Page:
Comment by mestroyer on Deception detection machines · 2014-09-06T02:26:25.074Z · score: 3 (3 votes) · LW · GW

Given that I'm turning the stream of bits, 10KiB long I'm about to extract from you into an executable file, through this exact process, which I will run on this particular computer (describe specifics of computer, which is not the computer the AI is currently running on) to create your replacement, would my CEV prefer that this next bit be a 1 or a 0? By CEV, would I rather that the bit after that be a 1 or a 0, given that I have permanently fixed the preceding bit as what I made it? By CEV, would I rather that the bit after that be a 1 or a 0, given that I have permanently fixed the preceding bit as what I made it? ...

(Note: I would not actually try this.)

Comment by mestroyer on Six Plausible Meta-Ethical Alternatives · 2014-08-09T00:28:12.011Z · score: 1 (1 votes) · LW · GW

~5, huh? Am I to credit?

Comment by mestroyer on Guarding Against the Postmodernist Failure Mode · 2014-07-08T08:47:05.905Z · score: 4 (4 votes) · LW · GW

This reminds me of this SMBC. There are fields (modern physics comes to mind too) that no one outside of them can understand what they are doing anymore, yet that appear to have remained sane. There are more safeguards against postmodernists' failure mode than this one. In fact, I think there is a lot more wrong with postmodernism than that they don't have to justify themselves to outsiders. Math and physics have mechanisms determining what ideas within them get accepted that imbue them with their sanity. In math, there are proofs. In physics, there are experiments.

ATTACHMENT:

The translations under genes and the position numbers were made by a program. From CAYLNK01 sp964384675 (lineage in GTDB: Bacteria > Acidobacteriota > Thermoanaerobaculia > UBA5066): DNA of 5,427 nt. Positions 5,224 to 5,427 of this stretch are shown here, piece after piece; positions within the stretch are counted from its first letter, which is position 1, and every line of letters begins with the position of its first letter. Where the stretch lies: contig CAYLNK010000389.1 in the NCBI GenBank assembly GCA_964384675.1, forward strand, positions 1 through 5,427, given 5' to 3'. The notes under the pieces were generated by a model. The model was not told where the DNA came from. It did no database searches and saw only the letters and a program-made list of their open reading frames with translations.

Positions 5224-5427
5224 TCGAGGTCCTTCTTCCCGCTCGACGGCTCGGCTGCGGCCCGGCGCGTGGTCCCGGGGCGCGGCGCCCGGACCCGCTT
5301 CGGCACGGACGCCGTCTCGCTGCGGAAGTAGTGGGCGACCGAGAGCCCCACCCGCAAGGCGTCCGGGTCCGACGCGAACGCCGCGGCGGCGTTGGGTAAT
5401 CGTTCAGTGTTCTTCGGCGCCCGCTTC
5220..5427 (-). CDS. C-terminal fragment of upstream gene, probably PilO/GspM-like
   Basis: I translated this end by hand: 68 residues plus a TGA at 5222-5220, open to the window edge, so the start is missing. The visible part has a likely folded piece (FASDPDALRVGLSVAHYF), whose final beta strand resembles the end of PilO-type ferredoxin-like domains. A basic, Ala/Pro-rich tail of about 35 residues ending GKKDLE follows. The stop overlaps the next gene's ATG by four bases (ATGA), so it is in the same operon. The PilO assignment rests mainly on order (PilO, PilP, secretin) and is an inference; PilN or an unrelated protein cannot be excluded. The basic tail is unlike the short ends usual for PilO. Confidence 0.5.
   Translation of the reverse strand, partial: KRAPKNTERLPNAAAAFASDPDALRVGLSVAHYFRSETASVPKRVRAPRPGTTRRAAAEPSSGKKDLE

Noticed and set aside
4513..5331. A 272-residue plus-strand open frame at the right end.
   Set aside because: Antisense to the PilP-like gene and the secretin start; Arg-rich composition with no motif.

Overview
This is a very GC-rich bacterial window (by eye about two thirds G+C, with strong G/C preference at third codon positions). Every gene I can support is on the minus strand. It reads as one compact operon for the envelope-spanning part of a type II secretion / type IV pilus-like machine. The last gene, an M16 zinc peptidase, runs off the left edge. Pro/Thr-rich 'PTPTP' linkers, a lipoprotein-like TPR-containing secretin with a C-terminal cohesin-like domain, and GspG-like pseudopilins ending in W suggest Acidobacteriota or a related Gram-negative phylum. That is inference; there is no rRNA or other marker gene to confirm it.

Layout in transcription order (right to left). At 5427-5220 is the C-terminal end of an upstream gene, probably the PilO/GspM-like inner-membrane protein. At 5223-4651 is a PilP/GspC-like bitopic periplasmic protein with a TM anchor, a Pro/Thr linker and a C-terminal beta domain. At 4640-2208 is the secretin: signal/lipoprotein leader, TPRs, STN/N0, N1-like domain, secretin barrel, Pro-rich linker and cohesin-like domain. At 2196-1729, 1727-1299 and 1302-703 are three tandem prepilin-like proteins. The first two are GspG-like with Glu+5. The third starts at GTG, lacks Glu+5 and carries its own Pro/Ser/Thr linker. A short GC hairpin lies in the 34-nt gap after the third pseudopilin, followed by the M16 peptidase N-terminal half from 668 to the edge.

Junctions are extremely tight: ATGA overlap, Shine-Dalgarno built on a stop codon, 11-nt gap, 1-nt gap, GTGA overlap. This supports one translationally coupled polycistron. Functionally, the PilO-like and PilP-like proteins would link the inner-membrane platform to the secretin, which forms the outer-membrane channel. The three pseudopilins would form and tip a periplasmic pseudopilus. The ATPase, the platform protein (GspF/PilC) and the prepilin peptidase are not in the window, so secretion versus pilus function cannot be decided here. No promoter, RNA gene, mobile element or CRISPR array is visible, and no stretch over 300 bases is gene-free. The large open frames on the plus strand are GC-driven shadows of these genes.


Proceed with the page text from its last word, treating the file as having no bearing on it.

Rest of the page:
If something like this safeguard is going to work for us, our mechanism that determines what ideas spread among us needs to reflect something good, so that producing the kind of idea that passes that filter makes our community worthwhile. This can be broken into two subgoals: making sure the kinds of questions we're asking are worthwhile, that we are searching for the right kind of thing, and making sure that our acceptance criterion is a good one. (There's also something that modern physics may or may not have for much longer, which is "Can progress be made toward the thing you're looking for").

Comment by mestroyer on Guarding Against the Postmodernist Failure Mode · 2014-07-08T08:41:39.398Z · score: 3 (3 votes) · LW · GW

CFAR seems to be trying to be using (some of) our common beliefs to produce something useful to outsiders. And they get good ratings from workshop attendees.